Jade Wang from Google pulled out the changes and posted them in the Google Places Help forums. The changes include:
  • Your title should reflect your business's real-world title.
  • In addition to your business's real-world title, you may include a single descriptor that helps customers locate your business or understand what your business offers.
  • Marketing taglines, phone numbers, store codes, or URLs are not valid descriptors.
  • Examples of acceptable titles with descriptors (in italics for demonstration purposes) are "Starbucks Downtown" or "Joe's Pizza Delivery". Examples that would not be accepted would be "#1 Seattle Plumbing", "Joe's Pizza Best Delivery", or "Joe's Pizza Restaurant Dallas".
Hopefully that clarifies things a bit better, because these guidelines are updated relatively frequently.

Monday, February 17, 2014

Google's Advice On Infinite Crawl Pages & SEO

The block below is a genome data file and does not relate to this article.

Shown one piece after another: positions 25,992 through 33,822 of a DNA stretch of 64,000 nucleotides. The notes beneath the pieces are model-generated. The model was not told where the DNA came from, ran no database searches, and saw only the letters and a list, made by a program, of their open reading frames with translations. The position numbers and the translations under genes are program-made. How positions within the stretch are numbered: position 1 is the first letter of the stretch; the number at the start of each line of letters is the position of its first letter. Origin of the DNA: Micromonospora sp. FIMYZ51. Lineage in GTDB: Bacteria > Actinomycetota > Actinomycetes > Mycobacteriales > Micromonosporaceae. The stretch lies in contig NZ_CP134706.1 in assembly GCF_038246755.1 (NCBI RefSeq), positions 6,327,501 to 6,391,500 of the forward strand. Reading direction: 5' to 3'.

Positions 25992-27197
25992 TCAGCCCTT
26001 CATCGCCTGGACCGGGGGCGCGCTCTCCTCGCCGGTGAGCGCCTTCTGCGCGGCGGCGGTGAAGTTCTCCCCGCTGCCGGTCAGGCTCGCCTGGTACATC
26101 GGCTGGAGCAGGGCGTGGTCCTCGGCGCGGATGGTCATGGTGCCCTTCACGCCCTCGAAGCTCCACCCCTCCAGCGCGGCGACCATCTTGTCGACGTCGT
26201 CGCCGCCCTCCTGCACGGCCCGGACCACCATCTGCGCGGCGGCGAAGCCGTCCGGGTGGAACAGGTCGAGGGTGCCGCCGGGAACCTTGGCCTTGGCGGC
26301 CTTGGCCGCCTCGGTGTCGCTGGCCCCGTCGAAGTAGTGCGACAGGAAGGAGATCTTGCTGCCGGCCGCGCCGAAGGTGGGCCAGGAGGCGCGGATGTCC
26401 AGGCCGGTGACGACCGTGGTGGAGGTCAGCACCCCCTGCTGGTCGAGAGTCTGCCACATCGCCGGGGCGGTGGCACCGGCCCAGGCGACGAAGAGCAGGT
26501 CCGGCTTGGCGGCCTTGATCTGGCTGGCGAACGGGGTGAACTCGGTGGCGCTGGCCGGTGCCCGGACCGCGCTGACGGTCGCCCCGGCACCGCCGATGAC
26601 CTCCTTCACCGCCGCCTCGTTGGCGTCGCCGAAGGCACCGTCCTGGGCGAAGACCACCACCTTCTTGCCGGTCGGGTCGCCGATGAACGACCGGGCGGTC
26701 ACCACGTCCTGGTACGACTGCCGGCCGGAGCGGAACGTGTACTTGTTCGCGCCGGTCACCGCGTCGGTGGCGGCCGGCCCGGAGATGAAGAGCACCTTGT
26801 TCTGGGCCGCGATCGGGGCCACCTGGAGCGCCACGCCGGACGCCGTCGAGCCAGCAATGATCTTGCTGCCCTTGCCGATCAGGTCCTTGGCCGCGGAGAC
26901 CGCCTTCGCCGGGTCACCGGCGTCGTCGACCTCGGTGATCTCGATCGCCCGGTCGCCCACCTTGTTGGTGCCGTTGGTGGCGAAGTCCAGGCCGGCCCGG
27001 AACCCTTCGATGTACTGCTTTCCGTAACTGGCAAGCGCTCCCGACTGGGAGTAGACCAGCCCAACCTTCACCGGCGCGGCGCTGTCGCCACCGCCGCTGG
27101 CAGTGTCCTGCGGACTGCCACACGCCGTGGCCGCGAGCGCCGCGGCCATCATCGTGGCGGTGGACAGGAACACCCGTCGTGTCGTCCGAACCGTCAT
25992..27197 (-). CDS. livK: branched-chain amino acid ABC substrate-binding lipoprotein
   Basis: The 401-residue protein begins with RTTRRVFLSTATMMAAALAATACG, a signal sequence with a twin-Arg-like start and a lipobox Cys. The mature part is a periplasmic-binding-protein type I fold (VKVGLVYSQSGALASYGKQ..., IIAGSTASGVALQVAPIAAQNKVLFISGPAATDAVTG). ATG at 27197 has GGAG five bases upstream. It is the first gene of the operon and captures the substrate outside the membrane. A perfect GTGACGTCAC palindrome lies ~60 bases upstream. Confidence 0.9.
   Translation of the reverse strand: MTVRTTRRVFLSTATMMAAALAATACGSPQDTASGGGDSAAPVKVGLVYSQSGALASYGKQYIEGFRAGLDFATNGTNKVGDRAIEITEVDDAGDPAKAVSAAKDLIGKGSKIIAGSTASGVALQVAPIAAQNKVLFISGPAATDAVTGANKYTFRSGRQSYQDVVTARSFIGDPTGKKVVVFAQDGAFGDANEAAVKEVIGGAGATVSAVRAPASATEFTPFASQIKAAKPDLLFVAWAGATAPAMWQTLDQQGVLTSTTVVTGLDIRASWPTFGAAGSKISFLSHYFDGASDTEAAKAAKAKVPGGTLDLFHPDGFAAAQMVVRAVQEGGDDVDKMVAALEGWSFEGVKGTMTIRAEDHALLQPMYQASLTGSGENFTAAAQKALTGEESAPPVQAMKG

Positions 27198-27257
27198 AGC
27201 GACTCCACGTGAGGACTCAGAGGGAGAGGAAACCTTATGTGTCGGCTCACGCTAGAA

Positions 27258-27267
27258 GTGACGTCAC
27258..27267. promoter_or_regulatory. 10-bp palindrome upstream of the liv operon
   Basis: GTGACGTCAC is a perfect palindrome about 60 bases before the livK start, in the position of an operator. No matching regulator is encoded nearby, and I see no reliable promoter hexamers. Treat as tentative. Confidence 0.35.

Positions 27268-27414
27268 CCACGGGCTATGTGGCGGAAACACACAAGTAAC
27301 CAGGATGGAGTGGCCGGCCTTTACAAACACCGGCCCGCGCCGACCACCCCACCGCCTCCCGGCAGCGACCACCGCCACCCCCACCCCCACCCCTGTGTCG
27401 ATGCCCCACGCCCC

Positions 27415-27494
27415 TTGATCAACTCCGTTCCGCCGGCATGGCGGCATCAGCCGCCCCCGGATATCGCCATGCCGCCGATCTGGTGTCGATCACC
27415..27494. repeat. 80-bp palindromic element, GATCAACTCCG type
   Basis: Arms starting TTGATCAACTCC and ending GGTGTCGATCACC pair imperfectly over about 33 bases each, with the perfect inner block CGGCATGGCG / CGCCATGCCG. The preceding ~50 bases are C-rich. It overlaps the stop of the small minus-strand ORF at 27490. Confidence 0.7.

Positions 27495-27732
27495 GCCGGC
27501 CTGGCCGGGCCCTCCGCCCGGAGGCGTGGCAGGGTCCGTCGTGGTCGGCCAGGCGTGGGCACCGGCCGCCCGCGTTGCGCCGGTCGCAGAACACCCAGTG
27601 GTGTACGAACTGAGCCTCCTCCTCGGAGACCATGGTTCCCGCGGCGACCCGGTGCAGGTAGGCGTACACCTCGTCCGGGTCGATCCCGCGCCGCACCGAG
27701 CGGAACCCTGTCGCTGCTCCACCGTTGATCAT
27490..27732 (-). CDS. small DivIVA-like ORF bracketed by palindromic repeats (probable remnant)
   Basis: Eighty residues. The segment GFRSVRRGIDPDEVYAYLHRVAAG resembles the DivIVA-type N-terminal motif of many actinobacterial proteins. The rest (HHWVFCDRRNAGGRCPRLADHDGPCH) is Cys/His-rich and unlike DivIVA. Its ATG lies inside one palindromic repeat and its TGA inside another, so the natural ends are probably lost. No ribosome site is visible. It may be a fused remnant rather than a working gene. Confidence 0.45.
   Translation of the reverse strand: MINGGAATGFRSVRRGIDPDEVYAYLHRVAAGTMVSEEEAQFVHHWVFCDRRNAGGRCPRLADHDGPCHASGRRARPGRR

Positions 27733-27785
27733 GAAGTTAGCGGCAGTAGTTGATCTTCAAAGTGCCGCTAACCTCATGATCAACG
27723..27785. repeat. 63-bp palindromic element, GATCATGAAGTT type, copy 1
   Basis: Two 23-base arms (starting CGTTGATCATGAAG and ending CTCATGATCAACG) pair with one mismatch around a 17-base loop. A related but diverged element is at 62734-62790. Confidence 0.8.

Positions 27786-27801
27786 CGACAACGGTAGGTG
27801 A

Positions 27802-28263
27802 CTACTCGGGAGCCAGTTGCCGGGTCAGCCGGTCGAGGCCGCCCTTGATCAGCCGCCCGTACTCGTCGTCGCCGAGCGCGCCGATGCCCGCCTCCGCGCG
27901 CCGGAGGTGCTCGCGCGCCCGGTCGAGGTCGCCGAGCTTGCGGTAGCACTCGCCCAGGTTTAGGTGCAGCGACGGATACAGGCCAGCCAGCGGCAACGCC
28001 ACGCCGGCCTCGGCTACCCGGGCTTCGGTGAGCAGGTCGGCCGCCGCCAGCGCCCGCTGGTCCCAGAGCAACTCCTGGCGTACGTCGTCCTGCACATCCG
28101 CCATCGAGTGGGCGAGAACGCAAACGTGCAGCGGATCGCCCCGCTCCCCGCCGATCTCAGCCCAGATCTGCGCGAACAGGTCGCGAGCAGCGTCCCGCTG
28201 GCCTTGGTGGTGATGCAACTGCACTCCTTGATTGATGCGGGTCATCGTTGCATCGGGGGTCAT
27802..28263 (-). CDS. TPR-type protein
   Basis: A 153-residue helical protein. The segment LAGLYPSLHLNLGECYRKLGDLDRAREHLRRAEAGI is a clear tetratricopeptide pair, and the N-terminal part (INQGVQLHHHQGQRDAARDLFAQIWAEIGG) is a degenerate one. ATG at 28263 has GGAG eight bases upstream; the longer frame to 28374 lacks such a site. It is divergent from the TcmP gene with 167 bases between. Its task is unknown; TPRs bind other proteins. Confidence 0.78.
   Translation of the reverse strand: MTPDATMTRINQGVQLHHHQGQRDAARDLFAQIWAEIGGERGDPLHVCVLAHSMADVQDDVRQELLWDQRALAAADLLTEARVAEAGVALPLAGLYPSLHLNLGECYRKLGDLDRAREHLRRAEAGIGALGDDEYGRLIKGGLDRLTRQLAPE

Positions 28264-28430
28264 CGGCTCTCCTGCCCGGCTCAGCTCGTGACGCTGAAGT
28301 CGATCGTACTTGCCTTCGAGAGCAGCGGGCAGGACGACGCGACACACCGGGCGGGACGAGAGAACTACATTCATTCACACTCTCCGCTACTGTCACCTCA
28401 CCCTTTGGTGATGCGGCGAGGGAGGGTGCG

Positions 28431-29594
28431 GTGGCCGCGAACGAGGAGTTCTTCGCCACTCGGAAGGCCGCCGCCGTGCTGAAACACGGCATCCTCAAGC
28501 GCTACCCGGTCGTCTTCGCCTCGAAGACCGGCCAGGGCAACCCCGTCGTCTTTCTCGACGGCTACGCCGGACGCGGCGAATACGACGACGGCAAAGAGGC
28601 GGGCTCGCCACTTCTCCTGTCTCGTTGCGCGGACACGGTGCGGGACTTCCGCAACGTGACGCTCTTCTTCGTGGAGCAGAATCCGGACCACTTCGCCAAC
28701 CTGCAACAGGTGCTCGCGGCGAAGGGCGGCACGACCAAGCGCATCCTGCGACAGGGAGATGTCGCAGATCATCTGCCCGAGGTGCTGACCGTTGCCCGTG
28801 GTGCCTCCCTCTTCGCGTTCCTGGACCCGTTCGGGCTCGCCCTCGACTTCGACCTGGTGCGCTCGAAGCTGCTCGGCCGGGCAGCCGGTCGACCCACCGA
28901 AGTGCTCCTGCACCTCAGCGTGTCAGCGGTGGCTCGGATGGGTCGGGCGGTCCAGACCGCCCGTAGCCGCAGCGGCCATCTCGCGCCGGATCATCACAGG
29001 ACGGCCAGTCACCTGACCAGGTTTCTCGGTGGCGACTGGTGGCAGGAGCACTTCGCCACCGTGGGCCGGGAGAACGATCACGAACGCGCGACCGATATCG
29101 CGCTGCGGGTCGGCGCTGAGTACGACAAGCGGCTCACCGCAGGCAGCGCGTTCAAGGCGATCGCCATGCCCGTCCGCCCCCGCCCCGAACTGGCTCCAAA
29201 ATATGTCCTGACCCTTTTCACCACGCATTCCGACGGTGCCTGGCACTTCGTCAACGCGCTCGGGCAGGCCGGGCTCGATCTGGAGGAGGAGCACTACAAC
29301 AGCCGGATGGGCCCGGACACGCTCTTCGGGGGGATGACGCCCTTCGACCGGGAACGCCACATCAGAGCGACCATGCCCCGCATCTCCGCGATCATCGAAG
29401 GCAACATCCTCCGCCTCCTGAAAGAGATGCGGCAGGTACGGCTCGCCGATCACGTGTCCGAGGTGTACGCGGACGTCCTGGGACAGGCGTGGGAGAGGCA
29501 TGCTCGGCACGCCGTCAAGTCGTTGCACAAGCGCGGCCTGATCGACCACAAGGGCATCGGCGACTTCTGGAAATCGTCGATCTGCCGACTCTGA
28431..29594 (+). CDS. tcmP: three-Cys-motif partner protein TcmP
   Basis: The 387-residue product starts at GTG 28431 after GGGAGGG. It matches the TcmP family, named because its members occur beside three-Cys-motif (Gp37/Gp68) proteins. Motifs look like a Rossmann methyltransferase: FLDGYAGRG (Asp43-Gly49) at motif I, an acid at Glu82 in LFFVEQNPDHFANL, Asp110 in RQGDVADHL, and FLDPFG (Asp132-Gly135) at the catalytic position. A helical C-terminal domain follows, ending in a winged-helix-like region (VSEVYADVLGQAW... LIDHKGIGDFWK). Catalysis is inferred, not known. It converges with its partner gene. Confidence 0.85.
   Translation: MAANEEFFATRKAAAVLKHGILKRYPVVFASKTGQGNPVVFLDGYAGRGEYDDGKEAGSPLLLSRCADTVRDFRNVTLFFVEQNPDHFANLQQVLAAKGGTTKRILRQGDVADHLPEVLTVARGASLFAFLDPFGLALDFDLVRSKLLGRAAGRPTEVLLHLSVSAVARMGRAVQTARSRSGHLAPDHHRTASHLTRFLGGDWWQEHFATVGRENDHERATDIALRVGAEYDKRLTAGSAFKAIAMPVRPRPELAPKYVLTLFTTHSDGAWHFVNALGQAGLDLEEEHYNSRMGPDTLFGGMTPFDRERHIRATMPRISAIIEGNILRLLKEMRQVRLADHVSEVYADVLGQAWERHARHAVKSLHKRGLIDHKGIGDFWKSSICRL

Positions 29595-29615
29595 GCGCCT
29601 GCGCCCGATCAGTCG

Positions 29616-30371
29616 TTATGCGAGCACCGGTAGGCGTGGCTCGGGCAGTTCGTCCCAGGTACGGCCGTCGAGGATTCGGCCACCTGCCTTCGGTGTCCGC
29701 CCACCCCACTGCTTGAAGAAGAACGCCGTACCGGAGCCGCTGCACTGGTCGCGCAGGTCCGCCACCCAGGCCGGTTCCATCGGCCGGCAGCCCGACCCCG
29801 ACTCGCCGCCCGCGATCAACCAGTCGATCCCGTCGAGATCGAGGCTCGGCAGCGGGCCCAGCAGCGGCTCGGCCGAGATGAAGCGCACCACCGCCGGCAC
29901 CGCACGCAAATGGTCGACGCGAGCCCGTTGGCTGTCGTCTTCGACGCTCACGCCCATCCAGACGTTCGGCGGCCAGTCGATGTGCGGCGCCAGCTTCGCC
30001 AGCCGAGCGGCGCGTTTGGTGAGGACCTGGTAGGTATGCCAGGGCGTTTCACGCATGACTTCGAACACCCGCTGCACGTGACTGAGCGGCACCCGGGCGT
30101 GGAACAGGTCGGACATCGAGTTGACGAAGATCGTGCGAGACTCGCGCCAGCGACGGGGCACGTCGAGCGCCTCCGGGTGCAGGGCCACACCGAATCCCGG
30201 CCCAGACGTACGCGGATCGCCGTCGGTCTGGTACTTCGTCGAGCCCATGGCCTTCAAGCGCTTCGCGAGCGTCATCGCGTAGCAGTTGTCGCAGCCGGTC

Google's John Mueller, Maile Ohye, and Joachim Kupke co-authored a technical blog post on the Google Webmaster Blog on how to make infinite scroll pages more search engine friendly.
The issue, as you can understand, is that GoogleBot and crawlers can't scroll down a page and thus can't load more content with that action. In Google;s blog post, they announced the definitive guide on how to make infinite scroll pages more search-friendly.
In short, Google is recommending that you convert the infinite scroll page to paginated series by using the HTML5 History API. John even made a demo page of infinite scroll that is search engine friendly.
click for full size

Google Drops New Webmaster Guideline On Not Blocking Google Ads

Yesterday we broke the news that Google added that you should not block Google ads within the technical requirements within Google's Webmaster Guidelines.
It seems Google has pulled the new line completely from their guidelines. It is unclear why but I suspect after I emailed them they reviewed it and found it to be confusing as well.
The new guideline that was added for about 24 hours read:
Make efforts to ensure that a robots.txt file does not block a destination URL for a Google Ad product. Adding such a block can disable or disadvantage the Ad.
As I explained, it was confusing because Google asks you specifically to block other ads from being crawled. But here, Google wants you to allow Google to crawl those ads. You and I understand why, because Google uses landing page quality score as part of AdWords ranking but still, it is confusing how they worded it.